Digital camera contact angle testing is currently under development at Sam Houston State University(6). The approach promises to move the technique from the lab to the production line. Equipment is relatively inexpensive and readily available. Some equipment is required. You need an image digitizer; this can be a digital camera, a digital microscope, or a smart-phone camera (which works better with a wide-angle lens). A pipette or syringe, or even a stirring rod, can be used as a drop dispenser .  There are somewhat different  requirements depending on how you measure the water drop; a top-down method requires a size calibration reference like a metal washer and an accurate measure of drop volume. A side-view method (Figure 1) requires a small right angle prism or 45° mirror to redirect the image into the camera. While calculating the contact angle requires basic trigonometry, the whole system can be set up in a spreadsheet for convenience in routine use.The technique is promising; it is still under development to maximize convenience and reproducibility and to minimize bias.

How Clean is Clean Enough? No one really knows.  We do know what is not clean enough, and we may know what is too clean. Cleanliness testing and process monitoring are always a judgment call.  The determination of cleanliness is backed up by lessons learned from failures, surface and analytical tests that may or may not include industry standards, and past performance by similar products.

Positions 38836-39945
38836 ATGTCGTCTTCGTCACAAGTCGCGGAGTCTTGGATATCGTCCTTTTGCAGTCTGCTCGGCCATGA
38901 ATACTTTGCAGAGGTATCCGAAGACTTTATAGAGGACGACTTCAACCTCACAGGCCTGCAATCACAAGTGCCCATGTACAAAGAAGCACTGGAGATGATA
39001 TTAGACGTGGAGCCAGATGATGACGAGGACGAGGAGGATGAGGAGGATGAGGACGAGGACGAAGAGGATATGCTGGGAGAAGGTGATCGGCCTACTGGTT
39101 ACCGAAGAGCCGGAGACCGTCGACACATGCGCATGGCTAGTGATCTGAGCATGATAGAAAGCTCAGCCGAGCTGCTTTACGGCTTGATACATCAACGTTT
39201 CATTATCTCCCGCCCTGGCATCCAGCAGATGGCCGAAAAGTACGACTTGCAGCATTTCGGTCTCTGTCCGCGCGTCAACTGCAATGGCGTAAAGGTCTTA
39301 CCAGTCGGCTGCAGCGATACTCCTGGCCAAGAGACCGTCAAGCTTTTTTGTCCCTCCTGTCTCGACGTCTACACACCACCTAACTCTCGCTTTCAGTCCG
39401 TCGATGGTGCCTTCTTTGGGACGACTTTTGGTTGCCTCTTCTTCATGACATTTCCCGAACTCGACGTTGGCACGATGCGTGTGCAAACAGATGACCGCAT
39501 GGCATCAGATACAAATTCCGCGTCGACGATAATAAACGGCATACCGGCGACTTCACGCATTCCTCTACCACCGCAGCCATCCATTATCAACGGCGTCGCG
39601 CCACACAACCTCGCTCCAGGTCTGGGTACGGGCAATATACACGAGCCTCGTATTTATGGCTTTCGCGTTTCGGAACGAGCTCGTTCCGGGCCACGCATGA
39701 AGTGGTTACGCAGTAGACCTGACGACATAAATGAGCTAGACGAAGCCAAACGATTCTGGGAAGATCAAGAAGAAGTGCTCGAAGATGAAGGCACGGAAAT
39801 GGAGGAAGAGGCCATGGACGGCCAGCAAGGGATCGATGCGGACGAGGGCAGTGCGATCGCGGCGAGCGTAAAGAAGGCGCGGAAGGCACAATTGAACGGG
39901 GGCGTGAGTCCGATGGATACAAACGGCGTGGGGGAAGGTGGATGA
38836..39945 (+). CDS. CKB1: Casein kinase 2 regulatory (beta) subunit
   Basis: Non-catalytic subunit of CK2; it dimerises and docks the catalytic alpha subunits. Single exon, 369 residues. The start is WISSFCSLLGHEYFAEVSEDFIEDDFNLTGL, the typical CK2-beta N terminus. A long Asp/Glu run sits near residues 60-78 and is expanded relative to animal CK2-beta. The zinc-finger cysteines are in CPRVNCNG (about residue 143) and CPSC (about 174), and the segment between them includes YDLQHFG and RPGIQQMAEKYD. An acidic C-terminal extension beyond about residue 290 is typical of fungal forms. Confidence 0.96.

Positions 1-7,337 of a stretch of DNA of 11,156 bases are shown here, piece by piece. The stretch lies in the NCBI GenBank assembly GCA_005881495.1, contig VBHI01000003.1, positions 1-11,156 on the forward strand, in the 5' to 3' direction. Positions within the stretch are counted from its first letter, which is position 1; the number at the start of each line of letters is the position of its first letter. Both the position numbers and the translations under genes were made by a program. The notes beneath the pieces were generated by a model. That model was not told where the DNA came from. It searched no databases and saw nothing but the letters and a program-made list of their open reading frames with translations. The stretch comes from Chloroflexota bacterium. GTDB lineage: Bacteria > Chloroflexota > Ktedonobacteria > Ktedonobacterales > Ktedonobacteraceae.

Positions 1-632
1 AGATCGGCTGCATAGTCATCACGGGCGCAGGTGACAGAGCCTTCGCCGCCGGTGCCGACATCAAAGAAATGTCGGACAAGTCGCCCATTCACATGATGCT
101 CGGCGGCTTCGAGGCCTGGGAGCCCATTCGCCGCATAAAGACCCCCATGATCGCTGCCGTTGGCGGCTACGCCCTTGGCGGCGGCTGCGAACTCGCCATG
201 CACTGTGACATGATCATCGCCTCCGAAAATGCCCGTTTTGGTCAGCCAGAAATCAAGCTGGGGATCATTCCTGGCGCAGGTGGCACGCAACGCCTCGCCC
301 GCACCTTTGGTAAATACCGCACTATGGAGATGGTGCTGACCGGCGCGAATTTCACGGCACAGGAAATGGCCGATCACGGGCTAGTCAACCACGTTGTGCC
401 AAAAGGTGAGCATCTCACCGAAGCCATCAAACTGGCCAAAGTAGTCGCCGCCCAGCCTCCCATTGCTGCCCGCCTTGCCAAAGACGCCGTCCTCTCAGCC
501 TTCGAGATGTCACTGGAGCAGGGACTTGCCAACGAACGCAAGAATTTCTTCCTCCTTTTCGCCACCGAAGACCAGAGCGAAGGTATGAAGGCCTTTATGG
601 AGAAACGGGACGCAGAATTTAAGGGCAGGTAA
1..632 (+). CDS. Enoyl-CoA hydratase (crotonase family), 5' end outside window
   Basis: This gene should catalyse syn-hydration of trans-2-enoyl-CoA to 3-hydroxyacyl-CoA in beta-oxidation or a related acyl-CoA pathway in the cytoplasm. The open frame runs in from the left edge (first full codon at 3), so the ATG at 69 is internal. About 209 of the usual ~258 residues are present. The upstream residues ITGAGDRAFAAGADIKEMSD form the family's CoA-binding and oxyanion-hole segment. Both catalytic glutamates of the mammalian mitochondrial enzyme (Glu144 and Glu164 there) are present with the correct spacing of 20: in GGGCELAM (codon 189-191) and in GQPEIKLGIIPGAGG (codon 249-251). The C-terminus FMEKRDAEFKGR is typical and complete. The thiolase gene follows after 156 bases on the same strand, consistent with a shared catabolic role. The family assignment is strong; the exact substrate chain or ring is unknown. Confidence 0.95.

The bottom line is that if the product works reliably for the intended purpose it is clean enough. However, relying on past product performance may not provide the reliability information to give you competitive advantage. Testing provides documentation and detects trends. An alert level may let you know that, while surface cleanliness is currently acceptable, the process is about to go over a cliff.


  1. Kanegsberg, B. and E. Kanegsberg, “How Clean is It? Rapid, Low-Costs Tests You can Do,” SUR/FIN 2012, June 12, 2012, Las Vegas, NV.
  2. ASTM F21-65, Standard Test Method for Hydrophobic Surface Films by the Atomizer Test
  3. ASTM F22-02(2007),  Standard Test Method for Hydrophobic Surface Films by the Water-Break Test
  4. N. Lowrey comments in, “ASTM Space Simulation Committee Seeks Input on Revisions to Hydrophobic Standards,”, February 17, 2012.
  5. MIL MIL-C-53072B Chemical Agent Resistant Coating (CARC) System Application Procedures And Quality Control Inspection
  6. D. Williams, A. Kuhn, T.O’Bryon, M. Konarik and J. Huskey, “Contact Angle Measurements Using Cellphone Cameras to Implement the Bikerman Method,” Galvanotechnik, Vol. 109, Issue 8, pg 1718-1725 (Aug., 2011).

Barbara Kanegsberg and Ed Kanegsberg Ph.D., “the Cleaning Lady and the Rocket Scientist” of Los Angeles-based BFK Solutions LLC (founded in 1994), are the industry leaders in critical/precision and industrial product cleaning. As independent consultants, they help manufacturers achieve rugged, trouble-free processes in areas such as metal forming and fabrication, aerospace, medical device manufacturing, electronics, optics, and consumer products. They are members of JS3, an interagency military/NASA working group involved with cleaning processes and Mil-spec development. They also write regularly for trade journals in the U.S. and overseas. Barbara and Ed are editors/contributors for the acclaimed, expanded two-volume Second Edition of the “Handbook for Critical Cleaning,” CRC Press, 2011. Contact: 310-459-3614